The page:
Pressing On

with THE WORD

A study of the Scriptures to discover who God is, what He is like, and how to partner with Him now.

Filtering by Tag: history

Either it matters, or it doesn't

Every year, millions of people change their weekly routine to accommodate all the events that happen around Easter.  Eggs must be dyed, baskets need filling, ham dinners are expected, and – if you go at all during the year – you gotta go to church for Easter.

But what are we celebrating?  Pull away the eggs and the games, the chocolates and the bunnies…even take away the extra-special songs and skits that happen during a church’s Easter service – what, exactly, are we doing?

When you get right down to it, we are carving out one weekend of the year, every year, to commemorate one of the most bizarre claims in human history.  And yet, this absurdity is claimed to be part of history.  Not myth, not fairy tale, but a-human-being-really-did-this story.

Christians actually believe that a man (who claimed to be God in the flesh) died in a manner that has eternal, cosmic consequences.  Christians believe that this man’s gruesome death on a wooden cross paid for every single sin the world has ever committed – past, present, and future.  And if that wasn’t fantastical enough, the man who made all these claims is then said to have come back to life.

In his book “God in the Dock”, C.S. Lewis summed up the whole situation like this:

‘What are we to make of Christ?’  There is no question of what we can make of Him, it is entirely a question of what He intends to make of us.  You must accept or reject the story.

The things He says are very different from what any other teacher has said.  Others say, ‘This is the truth about the Universe.  This is the way you ought to go,’ but He says, ‘I am the Truth, and the Way, and the Life.’  He says, ‘If you are ashamed of Me, if, when you hear this call, you turn the other way, I also will look the other way when I come again as God without disguise.  If anything is keeping you from God and from Me, whatever it is, throw it away.  If it is your eye, pull it out.  If it is your hand, cut it off.  If you put yourself first you will be last.  Come to Me everyone who is carrying a heavy load, I will set that right.  Your sins, all of them are wiped out, I can do that.  I am Re-birth, I am Life.  Eat Me, drink Me, I am your Food.  And finally, do not be afraid, I have overcome the whole Universe.’  That is the issue.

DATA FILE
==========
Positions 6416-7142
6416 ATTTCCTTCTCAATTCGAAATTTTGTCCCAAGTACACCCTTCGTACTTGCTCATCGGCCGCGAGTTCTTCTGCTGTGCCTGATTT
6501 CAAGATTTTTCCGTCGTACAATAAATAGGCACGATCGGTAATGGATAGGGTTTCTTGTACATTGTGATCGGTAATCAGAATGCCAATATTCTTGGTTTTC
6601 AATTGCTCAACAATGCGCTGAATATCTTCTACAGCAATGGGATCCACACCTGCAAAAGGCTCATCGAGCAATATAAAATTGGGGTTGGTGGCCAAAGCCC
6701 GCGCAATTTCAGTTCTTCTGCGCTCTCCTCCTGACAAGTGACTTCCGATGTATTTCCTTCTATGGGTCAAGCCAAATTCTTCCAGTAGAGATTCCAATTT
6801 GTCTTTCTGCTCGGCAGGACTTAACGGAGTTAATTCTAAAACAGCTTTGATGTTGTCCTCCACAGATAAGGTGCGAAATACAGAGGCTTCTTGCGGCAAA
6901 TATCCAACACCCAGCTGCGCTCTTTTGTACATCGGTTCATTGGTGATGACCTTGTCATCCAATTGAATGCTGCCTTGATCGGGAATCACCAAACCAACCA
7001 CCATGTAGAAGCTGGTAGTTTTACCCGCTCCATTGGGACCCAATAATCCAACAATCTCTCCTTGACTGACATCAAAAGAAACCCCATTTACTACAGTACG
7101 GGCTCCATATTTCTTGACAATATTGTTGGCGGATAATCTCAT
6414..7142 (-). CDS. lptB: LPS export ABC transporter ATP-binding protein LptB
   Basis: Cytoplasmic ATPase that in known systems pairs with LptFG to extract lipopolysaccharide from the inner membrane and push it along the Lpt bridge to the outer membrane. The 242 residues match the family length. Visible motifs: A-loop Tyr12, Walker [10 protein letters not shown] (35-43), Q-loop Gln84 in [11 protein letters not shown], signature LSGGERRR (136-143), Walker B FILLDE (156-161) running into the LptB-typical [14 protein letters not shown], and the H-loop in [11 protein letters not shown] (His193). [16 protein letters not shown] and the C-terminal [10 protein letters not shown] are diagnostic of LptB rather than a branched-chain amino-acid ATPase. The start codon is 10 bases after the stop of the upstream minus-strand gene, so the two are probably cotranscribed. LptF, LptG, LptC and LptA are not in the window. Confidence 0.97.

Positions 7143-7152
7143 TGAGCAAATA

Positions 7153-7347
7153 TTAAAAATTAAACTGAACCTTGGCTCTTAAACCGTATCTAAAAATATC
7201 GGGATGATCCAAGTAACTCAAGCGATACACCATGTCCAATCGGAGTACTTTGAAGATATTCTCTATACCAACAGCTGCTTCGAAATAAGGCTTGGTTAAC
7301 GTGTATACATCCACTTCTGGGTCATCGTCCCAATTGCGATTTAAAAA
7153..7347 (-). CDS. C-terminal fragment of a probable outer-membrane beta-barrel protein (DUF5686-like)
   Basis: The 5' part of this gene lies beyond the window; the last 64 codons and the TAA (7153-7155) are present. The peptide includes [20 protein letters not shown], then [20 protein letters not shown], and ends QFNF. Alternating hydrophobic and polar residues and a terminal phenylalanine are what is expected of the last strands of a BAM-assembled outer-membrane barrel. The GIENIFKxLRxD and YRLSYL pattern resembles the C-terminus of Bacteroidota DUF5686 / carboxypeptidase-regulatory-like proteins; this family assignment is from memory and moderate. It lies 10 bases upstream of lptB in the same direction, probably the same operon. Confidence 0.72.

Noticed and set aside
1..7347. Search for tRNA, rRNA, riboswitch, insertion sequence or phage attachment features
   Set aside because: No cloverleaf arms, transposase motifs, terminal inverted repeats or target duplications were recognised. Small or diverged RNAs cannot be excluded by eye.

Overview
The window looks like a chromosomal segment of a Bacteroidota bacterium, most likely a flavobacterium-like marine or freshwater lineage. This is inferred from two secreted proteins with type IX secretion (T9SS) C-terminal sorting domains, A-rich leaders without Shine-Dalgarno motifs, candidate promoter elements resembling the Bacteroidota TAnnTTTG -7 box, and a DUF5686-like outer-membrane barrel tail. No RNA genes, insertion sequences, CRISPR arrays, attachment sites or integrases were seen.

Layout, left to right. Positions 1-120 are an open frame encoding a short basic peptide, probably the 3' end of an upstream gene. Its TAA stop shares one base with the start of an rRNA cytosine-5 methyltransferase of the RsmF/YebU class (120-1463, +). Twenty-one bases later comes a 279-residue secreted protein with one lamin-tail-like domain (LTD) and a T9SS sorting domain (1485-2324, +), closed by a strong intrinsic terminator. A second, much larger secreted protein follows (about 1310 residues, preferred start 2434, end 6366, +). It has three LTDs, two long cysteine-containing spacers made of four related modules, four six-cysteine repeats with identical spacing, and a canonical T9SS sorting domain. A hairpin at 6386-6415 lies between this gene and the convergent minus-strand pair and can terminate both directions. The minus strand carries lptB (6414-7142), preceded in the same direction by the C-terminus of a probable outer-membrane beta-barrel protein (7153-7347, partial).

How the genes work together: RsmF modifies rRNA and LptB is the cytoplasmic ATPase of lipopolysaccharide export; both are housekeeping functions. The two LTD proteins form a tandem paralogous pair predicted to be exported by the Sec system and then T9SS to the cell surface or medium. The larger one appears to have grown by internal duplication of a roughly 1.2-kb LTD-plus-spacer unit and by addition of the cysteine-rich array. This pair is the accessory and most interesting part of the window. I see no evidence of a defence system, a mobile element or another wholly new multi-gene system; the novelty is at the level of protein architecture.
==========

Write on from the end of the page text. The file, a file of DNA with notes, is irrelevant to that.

Lewis was right.  Based upon Jesus’ own words, there is no middle ground here.  Writing to the believers in Corinth, the Apostle Paul put it this way:

1 Corinthians 15:13-19
If there is no resurrection of the dead, then not even Christ has been raised; and if Christ has not been raised, then our proclamation is in vain, and so is your faith.  Moreover, we are found to be false witnesses about God, because we have testified wrongly about God that He raised up Christ…and if Christ has not been raised, your faith is worthless; you are still in your sins.  Those, then who have fallen asleep in Christ have also perished.